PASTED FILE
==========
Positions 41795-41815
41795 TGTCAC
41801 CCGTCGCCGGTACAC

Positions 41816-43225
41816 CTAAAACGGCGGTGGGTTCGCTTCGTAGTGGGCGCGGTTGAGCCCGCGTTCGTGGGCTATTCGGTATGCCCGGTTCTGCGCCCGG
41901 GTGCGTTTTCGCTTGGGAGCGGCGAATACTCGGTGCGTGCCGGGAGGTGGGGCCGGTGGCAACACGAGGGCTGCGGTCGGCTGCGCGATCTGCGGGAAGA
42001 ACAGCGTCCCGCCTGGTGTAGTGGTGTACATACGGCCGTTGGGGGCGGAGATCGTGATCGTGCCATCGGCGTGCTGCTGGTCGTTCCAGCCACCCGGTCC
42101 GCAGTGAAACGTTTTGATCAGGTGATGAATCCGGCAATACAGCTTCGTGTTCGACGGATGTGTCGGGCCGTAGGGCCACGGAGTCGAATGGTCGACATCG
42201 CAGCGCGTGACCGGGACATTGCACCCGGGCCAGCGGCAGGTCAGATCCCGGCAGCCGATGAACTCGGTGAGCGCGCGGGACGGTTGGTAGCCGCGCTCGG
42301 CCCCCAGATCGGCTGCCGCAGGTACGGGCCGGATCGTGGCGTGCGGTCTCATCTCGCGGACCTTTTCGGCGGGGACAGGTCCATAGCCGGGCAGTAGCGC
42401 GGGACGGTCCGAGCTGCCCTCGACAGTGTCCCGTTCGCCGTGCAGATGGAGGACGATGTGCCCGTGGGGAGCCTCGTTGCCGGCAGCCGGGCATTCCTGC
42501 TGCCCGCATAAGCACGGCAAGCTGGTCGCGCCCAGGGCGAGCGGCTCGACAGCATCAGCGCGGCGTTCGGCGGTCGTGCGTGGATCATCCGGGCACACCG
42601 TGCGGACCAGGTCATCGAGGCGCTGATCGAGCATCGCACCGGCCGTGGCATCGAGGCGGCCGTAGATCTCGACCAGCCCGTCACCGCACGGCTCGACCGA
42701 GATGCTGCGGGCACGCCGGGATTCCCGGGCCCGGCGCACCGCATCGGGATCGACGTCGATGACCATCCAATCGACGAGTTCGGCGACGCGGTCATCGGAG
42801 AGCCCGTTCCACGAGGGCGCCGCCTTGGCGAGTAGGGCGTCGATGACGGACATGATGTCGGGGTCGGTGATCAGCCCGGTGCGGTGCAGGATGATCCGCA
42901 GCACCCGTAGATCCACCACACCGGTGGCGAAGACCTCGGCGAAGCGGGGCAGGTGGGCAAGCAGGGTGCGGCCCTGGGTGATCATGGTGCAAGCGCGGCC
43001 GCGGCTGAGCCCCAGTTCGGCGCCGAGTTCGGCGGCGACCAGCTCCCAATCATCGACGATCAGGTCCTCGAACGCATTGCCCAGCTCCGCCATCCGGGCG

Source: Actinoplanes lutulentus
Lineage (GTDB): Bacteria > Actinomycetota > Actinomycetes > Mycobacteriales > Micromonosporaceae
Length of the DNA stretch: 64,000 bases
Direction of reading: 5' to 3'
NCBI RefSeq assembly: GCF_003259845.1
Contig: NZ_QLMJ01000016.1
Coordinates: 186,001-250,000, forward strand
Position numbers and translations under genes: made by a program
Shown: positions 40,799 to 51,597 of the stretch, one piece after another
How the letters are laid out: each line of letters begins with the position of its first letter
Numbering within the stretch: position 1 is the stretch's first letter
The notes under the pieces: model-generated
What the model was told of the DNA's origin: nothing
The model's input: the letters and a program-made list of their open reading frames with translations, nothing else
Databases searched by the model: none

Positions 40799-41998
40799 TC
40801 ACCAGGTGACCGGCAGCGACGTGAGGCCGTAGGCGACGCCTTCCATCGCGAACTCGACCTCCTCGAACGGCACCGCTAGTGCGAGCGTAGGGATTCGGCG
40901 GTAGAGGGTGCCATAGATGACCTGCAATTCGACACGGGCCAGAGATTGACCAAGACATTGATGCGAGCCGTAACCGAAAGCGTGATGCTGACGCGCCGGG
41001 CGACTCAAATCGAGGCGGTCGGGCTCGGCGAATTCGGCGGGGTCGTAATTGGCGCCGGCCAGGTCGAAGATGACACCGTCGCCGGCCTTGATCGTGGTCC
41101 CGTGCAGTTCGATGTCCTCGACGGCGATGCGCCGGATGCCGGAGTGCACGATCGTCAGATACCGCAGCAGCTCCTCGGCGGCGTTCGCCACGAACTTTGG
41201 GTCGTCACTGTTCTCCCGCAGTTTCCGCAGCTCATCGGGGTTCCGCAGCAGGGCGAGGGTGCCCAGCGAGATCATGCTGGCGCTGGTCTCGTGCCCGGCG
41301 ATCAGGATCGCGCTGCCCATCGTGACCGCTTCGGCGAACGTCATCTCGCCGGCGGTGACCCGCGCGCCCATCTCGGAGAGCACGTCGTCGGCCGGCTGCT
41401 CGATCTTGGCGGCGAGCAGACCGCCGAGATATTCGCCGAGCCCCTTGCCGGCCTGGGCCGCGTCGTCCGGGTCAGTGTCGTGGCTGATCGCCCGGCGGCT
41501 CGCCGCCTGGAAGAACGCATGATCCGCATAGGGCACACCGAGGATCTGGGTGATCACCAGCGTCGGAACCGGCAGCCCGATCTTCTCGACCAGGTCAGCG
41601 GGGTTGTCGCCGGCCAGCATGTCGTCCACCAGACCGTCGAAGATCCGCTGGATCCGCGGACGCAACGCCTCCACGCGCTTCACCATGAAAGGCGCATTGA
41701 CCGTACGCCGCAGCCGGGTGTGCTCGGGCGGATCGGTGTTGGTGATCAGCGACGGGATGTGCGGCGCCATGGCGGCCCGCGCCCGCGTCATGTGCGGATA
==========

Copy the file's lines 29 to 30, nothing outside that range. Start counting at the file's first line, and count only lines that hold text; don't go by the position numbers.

The notes under the pieces: model-generated
What the model was told of the DNA's origin: nothing